Judy McCulloh completed her Ph.D in folklore at Indiana University and spent over thirty five years at the University of Illinois Press where her most recent positions included Executive Editor, Assistant Director, and Director of Development. She also edited the renowned Music in American Life series, making her an important force in expanding and transforming ethnomusicology scholarship. She is co-editor of The Stars of Country Music (1975). McCulloh is also a former president of the American Folklore Society and served on the Board of Trustees of the American Folklife Center at the Library of Congress. In the 1960s, she played a central role in working with performers and producing the CFC's LPs.
Interview with Judith McCulloh
Length: 1 hour 7 minutes
Transcripts of Interview with Judy McCulloh
Doyle Moore is Professor Emeritus of Art and Design at the University of Illinois at Urbana-Champaign. The autoharp has been central to his scholarship and work as a performer. During the 1960s, he collaborated with UI students Jim Hockenhull and Paul Adkins as the Philo Glee and Mandolin Society, a group dedicated to old time and string band music. They performed at many Campus Folksong Club events and their music was the subject of the CFC's first LP. Doyle currently hosts a monthly cooking program on WILL Radio as the station's Chef-in-Residence.
Interview with A. Doyle Moore
Length: 1 hour 24 minutes
Transcripts of Interview with A. Doyle Moore
Jonathan Allen completed his Ph.D. at the University of Pennsylvania and is Professor of Electrical Engineering at the University of Illinois at Urbana-Champaign where his work includes research on speech recognition and cochlear technologies. During his undergraduate years at UI, he played guitar and banjo and was a member and former president of the CFC. A key event in his involvement with the club was an interview that he conducted with Doc Watson during his visit to the UIUC campus.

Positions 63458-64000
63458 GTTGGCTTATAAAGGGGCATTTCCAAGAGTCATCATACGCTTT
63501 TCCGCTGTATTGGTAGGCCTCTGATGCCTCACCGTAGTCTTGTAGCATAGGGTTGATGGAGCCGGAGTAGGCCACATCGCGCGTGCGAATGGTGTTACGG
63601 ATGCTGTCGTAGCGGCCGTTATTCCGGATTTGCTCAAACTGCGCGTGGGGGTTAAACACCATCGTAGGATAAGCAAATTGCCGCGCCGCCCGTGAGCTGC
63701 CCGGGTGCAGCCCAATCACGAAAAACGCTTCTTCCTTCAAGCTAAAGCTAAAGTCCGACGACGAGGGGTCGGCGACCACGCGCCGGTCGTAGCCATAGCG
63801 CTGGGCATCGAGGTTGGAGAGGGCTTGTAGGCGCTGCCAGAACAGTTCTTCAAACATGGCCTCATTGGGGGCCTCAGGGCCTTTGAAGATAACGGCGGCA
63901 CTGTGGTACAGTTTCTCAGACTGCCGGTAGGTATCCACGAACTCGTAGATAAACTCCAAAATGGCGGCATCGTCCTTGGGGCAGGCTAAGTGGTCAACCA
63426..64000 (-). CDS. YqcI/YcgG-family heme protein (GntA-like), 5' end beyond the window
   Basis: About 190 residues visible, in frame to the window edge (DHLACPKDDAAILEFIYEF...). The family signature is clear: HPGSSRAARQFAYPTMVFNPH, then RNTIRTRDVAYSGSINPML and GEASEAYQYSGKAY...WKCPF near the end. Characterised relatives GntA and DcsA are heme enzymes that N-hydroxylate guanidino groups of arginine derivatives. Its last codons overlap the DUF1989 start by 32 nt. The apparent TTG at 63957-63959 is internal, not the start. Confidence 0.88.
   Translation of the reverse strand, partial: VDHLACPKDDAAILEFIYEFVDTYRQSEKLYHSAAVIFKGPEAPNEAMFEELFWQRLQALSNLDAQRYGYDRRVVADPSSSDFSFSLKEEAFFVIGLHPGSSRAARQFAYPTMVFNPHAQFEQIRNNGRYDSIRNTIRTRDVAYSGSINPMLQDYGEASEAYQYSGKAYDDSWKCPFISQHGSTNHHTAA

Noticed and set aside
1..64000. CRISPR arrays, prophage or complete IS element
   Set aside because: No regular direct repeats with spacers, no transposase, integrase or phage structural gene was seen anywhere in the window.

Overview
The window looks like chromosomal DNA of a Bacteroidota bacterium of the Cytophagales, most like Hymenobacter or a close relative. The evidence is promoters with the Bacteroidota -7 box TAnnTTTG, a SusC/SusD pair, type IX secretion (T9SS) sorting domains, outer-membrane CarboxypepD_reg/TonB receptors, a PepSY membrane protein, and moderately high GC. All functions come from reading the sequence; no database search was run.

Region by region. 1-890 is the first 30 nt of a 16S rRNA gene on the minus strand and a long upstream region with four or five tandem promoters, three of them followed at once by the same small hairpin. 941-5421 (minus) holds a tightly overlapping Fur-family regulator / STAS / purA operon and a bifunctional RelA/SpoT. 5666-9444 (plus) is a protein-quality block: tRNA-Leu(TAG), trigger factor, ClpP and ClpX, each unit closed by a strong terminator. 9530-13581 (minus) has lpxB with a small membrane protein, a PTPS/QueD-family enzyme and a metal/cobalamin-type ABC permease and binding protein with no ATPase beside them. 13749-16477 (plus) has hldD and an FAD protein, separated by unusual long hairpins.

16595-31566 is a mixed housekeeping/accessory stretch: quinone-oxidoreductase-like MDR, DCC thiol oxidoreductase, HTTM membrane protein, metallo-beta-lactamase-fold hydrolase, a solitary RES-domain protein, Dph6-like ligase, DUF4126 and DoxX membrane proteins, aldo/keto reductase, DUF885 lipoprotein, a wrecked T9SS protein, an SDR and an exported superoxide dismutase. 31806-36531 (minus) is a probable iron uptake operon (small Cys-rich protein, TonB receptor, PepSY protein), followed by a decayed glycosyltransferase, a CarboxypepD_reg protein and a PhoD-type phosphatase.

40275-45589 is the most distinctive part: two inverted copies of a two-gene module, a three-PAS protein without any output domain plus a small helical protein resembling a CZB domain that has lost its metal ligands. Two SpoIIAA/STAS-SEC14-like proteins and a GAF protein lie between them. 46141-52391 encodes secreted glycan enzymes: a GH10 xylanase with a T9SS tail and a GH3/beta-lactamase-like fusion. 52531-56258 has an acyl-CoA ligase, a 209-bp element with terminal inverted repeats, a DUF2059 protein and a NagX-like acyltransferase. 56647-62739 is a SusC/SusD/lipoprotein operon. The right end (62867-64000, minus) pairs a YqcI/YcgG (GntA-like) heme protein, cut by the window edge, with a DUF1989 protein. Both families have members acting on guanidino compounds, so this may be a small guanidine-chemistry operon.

Interview with Jonathan Allen
Length: 47 minutes
Transcripts of Interview with Jonathan Allen
Jim Hockenhull attended the University of Illinois in the 1950s, receiving his BFA in Sculpture in 1962. He played an active part in the campus folk scene, culminating in his role as fiddler in the Philo Glee & Mandolin Society along with Paul Adkins and Doyle Moore. With his wife Jo he has lived and worked in Boulder, CO; Chicago, IL; Pullman, WA; and presently in Oregon's Willamette Valley. A semi-professional musician, he plays with the band Cooper Hollow and has been the state's Senior Champion fiddler for three years.
Interview with Jim Hockenhull
Length: 59 minutes
Vic Lukas was co-founder of the UI Campus Folksong Club. He studied anthropology at graduate level at the University of Illinois and Duke University, with additional coursework at the University of North Carolina at Chapel Hill, and conducted fieldwork in Jamaica. He has worked for several years as a scientific computer programmer in North Carolina, where he continues to live, and has received many awards for work in photography and film. Music continues to be central in his life. He plays regularly with the Maudlin Brothers, a group dedicated to gospel music and songs of tragic romance and plays old-time music with the Porch Climbers. He is an active participant in fiddle conventions and music festivals and has taught courses on the history of Blues and Country music at the Augusta Heritage Center at Davis & Elkins College.
Interview with Victor Lukas
Length: 1 hour 10 minutes
Transcripts of Interview with Victor Lukas
"An Encounter with Robert Johnson"
Essay by Vic Lukas
Length: 16 minutes
Transcripts of "An Encounter with Robert Johnson"